“Mickey” was the brother of a guy I know on Bellamy Road from my partying days at The Gully, a wooded area that was a hangout for kids in the immediate neighborhood. Coleman knew that Mickey was in rough shape, but there wasn’t much more he could do for him at that point. He was always the wildest of the Circle Gang—too wild even for their taste—and soon he would be dead.

In 1983, at the age 28, he hung himself with a sheet in Massachusetts Correctional Institution at Concord shortly after being jailed for violating his parole. He was originally sentenced to ten years for assault and battery with a dangerous weapon and armed robbery after he robbed the Gasland Station on Wilbraham Road in the Acres twice with four days in 1974. His sister told me one night that he was put back in jail for threatening his doctor. “He was being treated for heroin addiction and he got into a big argument with the guy,” she said. “The doctor was trying to reduce the amount of methadone in his prescription, and he flipped out.”

His family was devastated, but they knew he was spiraling out of control. When “Mickey” was in the Circle Gang, his sister remembers him being locked up in the Westfield juvenile detention center for a while for stabbing a kid, and as soon as he was released he grabbed her piggy bank full of money she had earned babysitting—tucked it under his arm like a running back and took off.

Will I get some blowback for mentioning this? Possibly. I don’t know. I recently ran into Mickey’s brother at a wake for one of our friends, Dave O’Brien (not his real name), who figures prominently in this blog and died at the ripe young age of 50. Maybe Mickey’s brother will read this. Maybe he won’t. 

Five days after the second Gasland robbery, another member of the Circle Gang (also now deceased) was caught trying to steal two diamond rings from the Arthur Cooley jewelry store on Main Street.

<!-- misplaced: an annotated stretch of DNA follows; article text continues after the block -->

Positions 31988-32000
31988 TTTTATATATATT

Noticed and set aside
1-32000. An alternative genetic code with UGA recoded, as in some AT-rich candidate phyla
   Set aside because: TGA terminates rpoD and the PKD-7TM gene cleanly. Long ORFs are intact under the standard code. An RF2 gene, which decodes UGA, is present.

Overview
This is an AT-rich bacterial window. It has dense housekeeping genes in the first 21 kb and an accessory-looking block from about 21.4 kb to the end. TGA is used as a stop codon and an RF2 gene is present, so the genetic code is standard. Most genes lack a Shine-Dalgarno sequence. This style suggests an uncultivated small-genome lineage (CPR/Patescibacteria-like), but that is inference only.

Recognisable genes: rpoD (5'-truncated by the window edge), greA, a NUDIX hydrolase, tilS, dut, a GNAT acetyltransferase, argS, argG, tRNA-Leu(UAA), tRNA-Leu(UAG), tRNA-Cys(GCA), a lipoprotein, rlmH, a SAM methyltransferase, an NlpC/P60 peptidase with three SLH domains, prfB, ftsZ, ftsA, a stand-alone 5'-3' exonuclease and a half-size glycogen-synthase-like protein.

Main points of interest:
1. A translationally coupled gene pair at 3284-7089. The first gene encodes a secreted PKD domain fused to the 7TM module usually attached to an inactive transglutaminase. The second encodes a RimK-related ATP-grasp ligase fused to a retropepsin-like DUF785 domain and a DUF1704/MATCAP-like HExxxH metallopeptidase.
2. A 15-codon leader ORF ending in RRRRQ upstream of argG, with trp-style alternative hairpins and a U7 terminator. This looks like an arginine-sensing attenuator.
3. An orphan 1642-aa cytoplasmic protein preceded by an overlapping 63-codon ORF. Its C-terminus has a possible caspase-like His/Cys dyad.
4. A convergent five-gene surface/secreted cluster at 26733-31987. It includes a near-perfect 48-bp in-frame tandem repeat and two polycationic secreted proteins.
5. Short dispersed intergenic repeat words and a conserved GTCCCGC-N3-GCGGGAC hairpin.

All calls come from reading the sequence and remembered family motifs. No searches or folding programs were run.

At last count, there are approximately 16 members of the Circle Gang (and probably more) who have perished prematurely—some, from “hard living,” or “death on the installment plan”—others simply have succumb to diseases that tend to accompany aging baby boomers.

So was The Circle a bona fide gang, or simply a bunch of rowdy kids? It depends on whom you ask. Coleman once told me that he spent the first ten years of his life in an orphanage, which might help explain his lifelong desire work with troubled children. But how many of the Circle Gang were truly “troubled,” and how many were simply doing what kids in the late ’60s and ’70s in an era of outright rebellion? Again, it depends on whom you ask. And here’s another $64,000 question: did Coleman’s book actually result in the opposite of his intention, emboldening Circle members (and other youths who read The Circle) into committing crimes and boosting their “street cred”? What do YOU think? Leave a comment!

Read parts 12,  3, and 4 about this crew in various posts, along with an account of the tragic death of one of its members, Frank Archidiacono.